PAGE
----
Those who get anxious about getting coronavirus from grocery whenever they make a trip to the supermarket may not have to be so worried after all. A health body just showed that it is very unlikely for food to be a source of transmission of the deadly COVID-19.

A global organisation of food experts looked into evidence that would indicate whether food can be a source of COVID-19 transmission. The International Commission on Microbiological Specifications for Foods (ICMSF) is an organisation formed in 1962 for the purpose of providing science-based guidance to the food industry and the government, particularly in evaluating and controlling food safety at microbiological levels.

The ICMSF, as reported by CNN, stated that they have not found evidence that food handling or food packaging is a vital transmission route of the SARS-CoV-2 virus, which could result in getting people infected. It added that there are no foods that must be regarded as a risk for SARS-CoV-2.

The organisation highlighted though that it would still be prudent if good hygiene is always practiced even though they have not yet seen people getting infected with the virus because they ate something contaminated.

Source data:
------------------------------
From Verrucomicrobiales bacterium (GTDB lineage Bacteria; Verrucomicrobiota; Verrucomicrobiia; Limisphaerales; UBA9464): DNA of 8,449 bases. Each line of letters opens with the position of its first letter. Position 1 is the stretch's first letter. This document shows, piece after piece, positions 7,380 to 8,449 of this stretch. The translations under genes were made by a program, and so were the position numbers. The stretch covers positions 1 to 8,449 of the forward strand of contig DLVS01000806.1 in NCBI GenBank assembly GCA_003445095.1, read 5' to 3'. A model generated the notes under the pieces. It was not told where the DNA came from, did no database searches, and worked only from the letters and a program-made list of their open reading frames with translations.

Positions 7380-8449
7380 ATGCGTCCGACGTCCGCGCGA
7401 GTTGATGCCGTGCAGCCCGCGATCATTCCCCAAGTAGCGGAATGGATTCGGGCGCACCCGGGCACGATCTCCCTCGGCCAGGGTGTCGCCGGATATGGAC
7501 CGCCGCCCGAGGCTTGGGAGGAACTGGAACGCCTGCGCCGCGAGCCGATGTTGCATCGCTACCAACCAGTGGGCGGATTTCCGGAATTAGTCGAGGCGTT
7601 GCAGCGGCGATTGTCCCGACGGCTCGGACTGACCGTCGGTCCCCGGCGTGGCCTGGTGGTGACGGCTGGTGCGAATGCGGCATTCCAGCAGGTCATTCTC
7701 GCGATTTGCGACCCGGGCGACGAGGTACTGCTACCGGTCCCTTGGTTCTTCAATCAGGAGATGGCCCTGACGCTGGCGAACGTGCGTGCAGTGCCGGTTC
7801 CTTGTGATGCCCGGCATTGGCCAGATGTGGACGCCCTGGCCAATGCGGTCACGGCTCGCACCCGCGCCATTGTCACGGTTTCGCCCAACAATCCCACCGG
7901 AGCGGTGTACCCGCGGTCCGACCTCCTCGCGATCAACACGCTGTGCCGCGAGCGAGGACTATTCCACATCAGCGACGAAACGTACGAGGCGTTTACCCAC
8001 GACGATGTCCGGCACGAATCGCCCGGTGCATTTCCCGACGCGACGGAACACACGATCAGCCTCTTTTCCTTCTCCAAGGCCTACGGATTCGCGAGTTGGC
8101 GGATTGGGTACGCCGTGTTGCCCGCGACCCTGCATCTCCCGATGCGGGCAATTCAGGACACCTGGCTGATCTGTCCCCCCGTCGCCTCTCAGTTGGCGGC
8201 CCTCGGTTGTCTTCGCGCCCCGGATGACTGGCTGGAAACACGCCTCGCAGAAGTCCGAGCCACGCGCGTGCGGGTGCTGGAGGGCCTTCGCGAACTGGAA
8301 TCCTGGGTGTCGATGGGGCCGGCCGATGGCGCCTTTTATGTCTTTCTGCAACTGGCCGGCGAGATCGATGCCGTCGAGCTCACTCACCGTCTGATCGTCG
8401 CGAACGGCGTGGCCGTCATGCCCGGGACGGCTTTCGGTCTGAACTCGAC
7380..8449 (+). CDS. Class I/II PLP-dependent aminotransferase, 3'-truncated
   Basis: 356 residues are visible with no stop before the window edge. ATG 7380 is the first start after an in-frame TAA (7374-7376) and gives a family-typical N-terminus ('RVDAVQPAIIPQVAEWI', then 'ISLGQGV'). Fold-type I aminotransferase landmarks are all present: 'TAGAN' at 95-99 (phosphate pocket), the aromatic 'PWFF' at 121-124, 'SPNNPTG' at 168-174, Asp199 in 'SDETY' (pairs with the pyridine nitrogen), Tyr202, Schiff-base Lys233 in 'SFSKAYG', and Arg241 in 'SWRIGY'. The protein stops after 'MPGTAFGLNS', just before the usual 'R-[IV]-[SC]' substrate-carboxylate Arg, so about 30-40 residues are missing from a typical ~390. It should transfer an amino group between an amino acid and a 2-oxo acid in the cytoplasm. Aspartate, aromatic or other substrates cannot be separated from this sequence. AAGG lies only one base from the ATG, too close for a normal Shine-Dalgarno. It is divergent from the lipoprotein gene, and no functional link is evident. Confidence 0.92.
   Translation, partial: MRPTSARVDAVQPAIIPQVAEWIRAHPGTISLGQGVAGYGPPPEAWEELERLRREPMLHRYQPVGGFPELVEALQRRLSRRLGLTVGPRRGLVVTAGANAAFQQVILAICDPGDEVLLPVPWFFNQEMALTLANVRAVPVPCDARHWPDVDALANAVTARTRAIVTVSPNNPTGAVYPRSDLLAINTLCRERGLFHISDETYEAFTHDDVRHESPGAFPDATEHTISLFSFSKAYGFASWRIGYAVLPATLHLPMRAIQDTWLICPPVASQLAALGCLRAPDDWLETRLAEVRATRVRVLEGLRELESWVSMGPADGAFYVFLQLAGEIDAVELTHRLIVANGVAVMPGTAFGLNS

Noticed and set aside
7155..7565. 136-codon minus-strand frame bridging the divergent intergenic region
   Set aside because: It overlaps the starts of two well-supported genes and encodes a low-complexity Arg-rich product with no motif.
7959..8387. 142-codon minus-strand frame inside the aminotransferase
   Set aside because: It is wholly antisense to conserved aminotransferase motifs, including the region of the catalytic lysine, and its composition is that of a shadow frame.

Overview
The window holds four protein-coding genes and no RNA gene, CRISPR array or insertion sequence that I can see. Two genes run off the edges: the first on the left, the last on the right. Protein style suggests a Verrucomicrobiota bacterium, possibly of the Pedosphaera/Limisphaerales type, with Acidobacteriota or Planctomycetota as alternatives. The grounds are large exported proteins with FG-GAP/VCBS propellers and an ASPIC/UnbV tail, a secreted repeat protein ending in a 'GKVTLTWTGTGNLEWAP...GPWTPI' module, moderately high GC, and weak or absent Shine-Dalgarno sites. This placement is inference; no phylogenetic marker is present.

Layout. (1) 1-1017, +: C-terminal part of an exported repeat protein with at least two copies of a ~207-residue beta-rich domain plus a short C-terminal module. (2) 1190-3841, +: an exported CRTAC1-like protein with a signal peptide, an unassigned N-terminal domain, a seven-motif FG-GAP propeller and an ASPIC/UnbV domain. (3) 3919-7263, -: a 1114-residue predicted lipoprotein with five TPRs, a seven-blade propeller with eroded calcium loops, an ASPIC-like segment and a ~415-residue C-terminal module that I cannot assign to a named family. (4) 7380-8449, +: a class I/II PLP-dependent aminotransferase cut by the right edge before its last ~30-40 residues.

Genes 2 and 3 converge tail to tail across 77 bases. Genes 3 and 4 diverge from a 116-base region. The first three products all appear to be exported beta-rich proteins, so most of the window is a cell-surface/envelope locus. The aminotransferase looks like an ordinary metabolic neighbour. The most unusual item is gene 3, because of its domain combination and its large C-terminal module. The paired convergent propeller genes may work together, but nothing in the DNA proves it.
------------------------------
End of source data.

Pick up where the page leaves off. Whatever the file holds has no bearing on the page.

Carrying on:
The ICMSF also noted that the focus of the food business must be on protecting consumers, food workers, and restaurant patrons. Preventing the spread through person-to-person contact among these groups has to be underscored.

The ICMSF statement is supportive of an earlier report made by the U.S. Food and Drug Administration that food or food packaging does not offer a real risk of getting infected when it comes to COVID-19.

The FDA previously released a statement assuring that there was also no evidence of either human or animal food or food packaging that has been associated with coronavirus transmission.

Coronavirus Transmission via Grocery Items
Instacart will be hiring some 300,000 additional shoppers for its grocery delivery service; in this picture Instacart shopper Monica Ortega is seen at a supermarket in North Hollywood, California on March 19, 2020 Photo: AFP / Frederic J. BROWN

Dr Jamie Lloyd-Smith, a scientist who worked on analysing how long coronaviruses stay on the surface, revealed that while these viruses stay on the surface, he does not bother to wipe down takeout or groceries. One thing that he was keen at is washing his hands thoroughly after unpacking grocery items. He said that the odds are low for somebody to come along and deposit viruses on grocery items.